Project: Direct Numerical Simulations of Transient Turbulent Autoigniting Jets

Prace Call: 17th
ID: 2018184434, Leader: Christos Frouzakis
Affiliation: Swiss Federal Insitute of Technology Zurich, CH
Research Field: Engineering
Collaborators: Miriam Rabacal Swiss Federal Insitute of Technology Zurich CH , George Giannakopoulos Swiss Federal Insitute of Technology Zurich CH
Resource Awarded: 64.6 Mil. core hours on Marconi - KNL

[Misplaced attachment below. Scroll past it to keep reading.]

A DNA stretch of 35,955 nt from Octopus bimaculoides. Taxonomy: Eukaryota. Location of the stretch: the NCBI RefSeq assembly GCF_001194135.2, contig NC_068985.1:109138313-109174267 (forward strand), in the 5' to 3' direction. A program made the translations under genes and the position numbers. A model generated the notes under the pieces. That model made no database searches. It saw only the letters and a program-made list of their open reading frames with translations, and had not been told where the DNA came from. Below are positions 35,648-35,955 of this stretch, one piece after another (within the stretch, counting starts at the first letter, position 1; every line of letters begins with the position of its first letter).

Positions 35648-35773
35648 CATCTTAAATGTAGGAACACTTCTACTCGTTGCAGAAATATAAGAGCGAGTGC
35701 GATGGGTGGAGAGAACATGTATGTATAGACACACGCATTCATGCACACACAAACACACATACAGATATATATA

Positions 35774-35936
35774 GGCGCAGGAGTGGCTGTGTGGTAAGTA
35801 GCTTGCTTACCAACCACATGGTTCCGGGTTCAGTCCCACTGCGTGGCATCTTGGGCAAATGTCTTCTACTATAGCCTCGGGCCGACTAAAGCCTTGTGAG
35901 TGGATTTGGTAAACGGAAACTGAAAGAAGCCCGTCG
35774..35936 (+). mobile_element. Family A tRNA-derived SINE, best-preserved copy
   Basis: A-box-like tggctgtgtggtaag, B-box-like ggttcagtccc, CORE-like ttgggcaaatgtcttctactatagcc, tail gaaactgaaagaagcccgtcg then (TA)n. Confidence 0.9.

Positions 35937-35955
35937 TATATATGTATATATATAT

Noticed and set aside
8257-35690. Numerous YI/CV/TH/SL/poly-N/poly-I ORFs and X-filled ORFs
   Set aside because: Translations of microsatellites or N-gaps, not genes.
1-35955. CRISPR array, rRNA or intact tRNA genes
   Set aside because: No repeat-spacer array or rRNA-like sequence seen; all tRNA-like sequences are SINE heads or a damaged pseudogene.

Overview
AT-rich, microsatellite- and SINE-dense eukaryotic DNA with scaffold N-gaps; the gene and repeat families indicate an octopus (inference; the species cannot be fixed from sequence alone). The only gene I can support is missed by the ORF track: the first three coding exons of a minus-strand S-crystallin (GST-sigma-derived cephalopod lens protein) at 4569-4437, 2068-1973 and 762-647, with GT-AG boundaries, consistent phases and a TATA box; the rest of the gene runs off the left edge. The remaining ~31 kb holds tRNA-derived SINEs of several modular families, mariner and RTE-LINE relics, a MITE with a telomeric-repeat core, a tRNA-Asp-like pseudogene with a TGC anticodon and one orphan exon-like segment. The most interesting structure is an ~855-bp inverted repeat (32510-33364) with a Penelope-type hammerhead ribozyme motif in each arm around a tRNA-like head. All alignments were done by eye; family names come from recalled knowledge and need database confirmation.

The transient nature of starting jets has a strong impact on the entrainment of ambient fluid in the near field, enhancing significantly the mixing of the jet with the ambient fluid. The increasing fuel/air interface and the enhanced mixing facilitate the initiation of the chemical reactions that can lead to autoignition, typically at multiple locations, and propagation of flames from the ignition kernels to consume the injected fuel. This subject is important for the development of innovative injection and ignition systems for internal combustion engines (ICEs) for the use of low-carbon alternative fuels towards the process of decarbonisation of the transportation sector, and heat and power production based in ICE technology. The objective of the proposed work is to provide new insights into the transient flow, mixing and turbulence-chemistry interactions in transient turbulent autoigniting jets at elevated pressures. Direct Numerical Simulations will be used to provide the complete description of the flow and chemistry, and generate much needed high resolution datasets for the development of better models for turbulent autoignition. The DNS code developed at the Aerothermochemistry and Combustion Systems Laboratory (LAV) for the direct numerical simulation of low Mach number reactive flows, based on the open source spectral element solver Nek5000, will be used to study two cases of relevance to compression ignition engines with direct gas injection: while in conventional engines combustion occurs during the jet acceleration or constant injection rate phases, the low temperature strategies employed in modern engines result in delayed autoignition and combustion during the deceleration phase. The proposed simulations will enhance the in-depth understanding of the role of the flow dynamics during the different phases of injection on the jet penetration and angle, on the transient rate of mixing and entrainment, and on the processes and local conditions leading to ignition kernel formation and appearance and propagation of the ensuing flames.